Amid criticism from parent activists, a majority of Santa Ana school trustees gave preliminary approval Tuesday to a far-reaching plan to boost test scores by focusing almost exclusively on reading, writing and mathematics in elementary and middle schools.
CALIFORNIA | LOCAL
October 30, 1992 | JON NALICK
During a time of shrinking budgets and slashed programs, more than 150 local businesses have rallied behind the Santa Ana Unified School District, providing hundreds of thousands of dollars worth of equipment and other gifts. When the School/Business Partnership Program--aimed at cultivating long-term relationships between individual schools and local companies--started in 1984, two companies participated.
CALIFORNIA | LOCAL
October 29, 1992 | JON NALICK
To alleviate future crowding at four schools, the Santa Ana Unified School District board has decided to study whether to switch them to a year-round schedule starting in the 1993-94 school year. The schools to be considered for year-round schedules are Remington and Sepulveda elementary schools and Carr and Spurgeon intermediate schools. The decision made on Tuesday initiates a process under which the board will seek community input before making a final decision on Jan. 12.
CALIFORNIA | LOCAL
January 10, 1999 | NANCY TREJOS, TIMES STAFF WRITER
Santa Ana Mayor Miguel A. Pulido plans to start a long-term literacy campaign next month, and he is calling on business leaders, civic leaders, educators and celebrities to help.
CALIFORNIA | LOCAL
October 23, 1997 | JEFF KASS
About 500 supporters gathered Wednesday to dedicate an unusual elementary school that seeks to produce students literate in English and Spanish. Wallace R. Davis Elementary School, which has served 780 students since July, is named for the local attorney who successfully sued the Santa Ana Unified School district in 1968 because a disproportionate number of Spanish-speaking students were moved into classes for the mentally handicapped.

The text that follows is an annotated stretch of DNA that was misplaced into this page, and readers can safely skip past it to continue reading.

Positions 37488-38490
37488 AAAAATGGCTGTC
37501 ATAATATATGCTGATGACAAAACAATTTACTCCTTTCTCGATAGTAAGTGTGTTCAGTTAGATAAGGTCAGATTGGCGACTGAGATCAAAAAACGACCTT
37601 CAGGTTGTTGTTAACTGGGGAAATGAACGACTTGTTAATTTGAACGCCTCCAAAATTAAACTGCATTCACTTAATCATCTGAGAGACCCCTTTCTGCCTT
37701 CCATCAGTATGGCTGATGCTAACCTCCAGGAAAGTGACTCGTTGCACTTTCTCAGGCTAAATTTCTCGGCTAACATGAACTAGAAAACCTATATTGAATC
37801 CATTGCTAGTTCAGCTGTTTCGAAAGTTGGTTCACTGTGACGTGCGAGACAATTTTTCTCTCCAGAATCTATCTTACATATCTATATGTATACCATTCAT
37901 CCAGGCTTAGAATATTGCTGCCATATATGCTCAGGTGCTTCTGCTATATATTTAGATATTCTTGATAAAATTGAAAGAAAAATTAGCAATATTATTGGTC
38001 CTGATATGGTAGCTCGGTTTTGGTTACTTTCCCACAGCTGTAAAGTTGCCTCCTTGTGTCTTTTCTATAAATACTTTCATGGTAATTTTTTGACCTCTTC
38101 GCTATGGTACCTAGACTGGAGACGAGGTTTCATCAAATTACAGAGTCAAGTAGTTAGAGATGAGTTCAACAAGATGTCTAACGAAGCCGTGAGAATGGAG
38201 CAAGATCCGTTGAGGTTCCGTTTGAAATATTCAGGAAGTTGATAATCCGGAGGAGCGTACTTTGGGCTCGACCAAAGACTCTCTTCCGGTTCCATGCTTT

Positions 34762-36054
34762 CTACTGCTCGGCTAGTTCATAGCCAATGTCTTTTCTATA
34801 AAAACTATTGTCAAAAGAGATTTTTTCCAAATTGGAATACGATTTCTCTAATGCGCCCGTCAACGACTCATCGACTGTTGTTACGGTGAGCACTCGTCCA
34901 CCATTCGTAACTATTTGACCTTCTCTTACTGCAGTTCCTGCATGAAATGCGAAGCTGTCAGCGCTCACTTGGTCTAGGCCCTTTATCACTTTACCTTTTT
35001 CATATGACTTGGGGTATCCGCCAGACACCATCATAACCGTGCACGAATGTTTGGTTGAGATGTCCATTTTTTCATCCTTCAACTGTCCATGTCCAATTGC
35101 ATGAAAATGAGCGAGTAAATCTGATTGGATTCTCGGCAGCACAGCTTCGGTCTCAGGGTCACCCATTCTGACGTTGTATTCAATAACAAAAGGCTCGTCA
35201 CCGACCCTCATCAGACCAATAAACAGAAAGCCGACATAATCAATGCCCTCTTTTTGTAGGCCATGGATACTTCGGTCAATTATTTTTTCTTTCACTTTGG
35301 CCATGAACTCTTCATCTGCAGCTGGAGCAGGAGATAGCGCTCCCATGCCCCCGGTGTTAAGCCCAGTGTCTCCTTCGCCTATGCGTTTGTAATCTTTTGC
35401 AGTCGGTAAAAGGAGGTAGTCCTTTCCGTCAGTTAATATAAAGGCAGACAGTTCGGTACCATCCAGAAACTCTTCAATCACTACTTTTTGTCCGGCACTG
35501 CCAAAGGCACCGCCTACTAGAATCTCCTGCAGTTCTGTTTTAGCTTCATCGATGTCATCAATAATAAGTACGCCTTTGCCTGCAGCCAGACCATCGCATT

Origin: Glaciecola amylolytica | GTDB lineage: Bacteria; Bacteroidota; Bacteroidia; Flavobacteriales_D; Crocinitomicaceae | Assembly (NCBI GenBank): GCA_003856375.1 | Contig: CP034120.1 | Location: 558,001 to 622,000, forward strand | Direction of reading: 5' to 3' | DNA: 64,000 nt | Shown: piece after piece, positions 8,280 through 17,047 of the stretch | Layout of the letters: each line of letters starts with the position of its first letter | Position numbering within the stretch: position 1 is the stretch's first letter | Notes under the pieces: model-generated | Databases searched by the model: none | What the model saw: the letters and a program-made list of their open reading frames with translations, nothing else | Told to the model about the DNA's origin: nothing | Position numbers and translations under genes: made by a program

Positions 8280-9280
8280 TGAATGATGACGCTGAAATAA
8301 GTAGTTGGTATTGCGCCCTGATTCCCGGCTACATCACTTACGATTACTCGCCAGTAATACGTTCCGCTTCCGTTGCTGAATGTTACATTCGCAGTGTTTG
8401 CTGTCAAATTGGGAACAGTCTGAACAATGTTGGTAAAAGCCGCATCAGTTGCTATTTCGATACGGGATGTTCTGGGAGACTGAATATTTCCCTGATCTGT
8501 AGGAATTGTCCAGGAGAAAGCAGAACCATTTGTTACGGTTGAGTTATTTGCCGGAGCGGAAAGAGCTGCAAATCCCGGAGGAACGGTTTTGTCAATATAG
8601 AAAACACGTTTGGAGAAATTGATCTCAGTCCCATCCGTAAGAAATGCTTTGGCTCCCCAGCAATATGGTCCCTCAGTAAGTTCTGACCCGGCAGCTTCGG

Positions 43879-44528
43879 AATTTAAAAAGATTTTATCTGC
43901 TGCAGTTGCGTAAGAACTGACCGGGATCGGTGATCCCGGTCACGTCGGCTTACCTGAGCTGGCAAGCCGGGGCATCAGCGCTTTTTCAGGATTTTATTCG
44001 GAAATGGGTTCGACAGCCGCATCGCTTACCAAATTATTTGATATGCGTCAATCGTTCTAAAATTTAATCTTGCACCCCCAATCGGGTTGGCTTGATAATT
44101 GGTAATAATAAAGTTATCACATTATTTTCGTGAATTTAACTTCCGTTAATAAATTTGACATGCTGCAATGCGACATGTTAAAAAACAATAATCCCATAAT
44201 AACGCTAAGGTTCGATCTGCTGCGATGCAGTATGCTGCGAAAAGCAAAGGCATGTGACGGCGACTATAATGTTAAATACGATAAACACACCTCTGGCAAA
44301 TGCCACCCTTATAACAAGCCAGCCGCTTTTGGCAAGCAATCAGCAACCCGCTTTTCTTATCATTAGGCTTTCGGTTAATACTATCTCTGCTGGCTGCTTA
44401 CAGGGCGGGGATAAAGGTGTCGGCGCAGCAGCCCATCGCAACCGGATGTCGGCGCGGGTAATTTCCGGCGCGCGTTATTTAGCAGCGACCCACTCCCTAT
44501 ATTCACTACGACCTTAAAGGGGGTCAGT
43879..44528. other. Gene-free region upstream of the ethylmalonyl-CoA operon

NEWS
September 24, 1997 | NICK ANDERSON, TIMES STAFF WRITER
Amid criticism from parent activists, a majority of Santa Ana school trustees gave preliminary approval Tuesday to a far-reaching plan to boost test scores by focusing almost exclusively on reading, writing and mathematics in elementary and middle schools.
NEWS
September 24, 1997 | NICK ANDERSON, TIMES STAFF WRITER
Amid criticism from parent activists, a majority of Santa Ana school trustees gave preliminary approval Tuesday to a far-reaching plan to boost test scores by focusing almost exclusively on reading, writing and mathematics in elementary and middle schools.
NEWS
September 19, 1997 | NICK ANDERSON, TIMES STAFF WRITER
The Santa Ana schools superintendent on Thursday proposed teaching students nothing but the "three Rs" from kindergarten through eighth grade in an all-out campaign to lift his urban district's perennially mediocre test scores to at least the national average. Supt.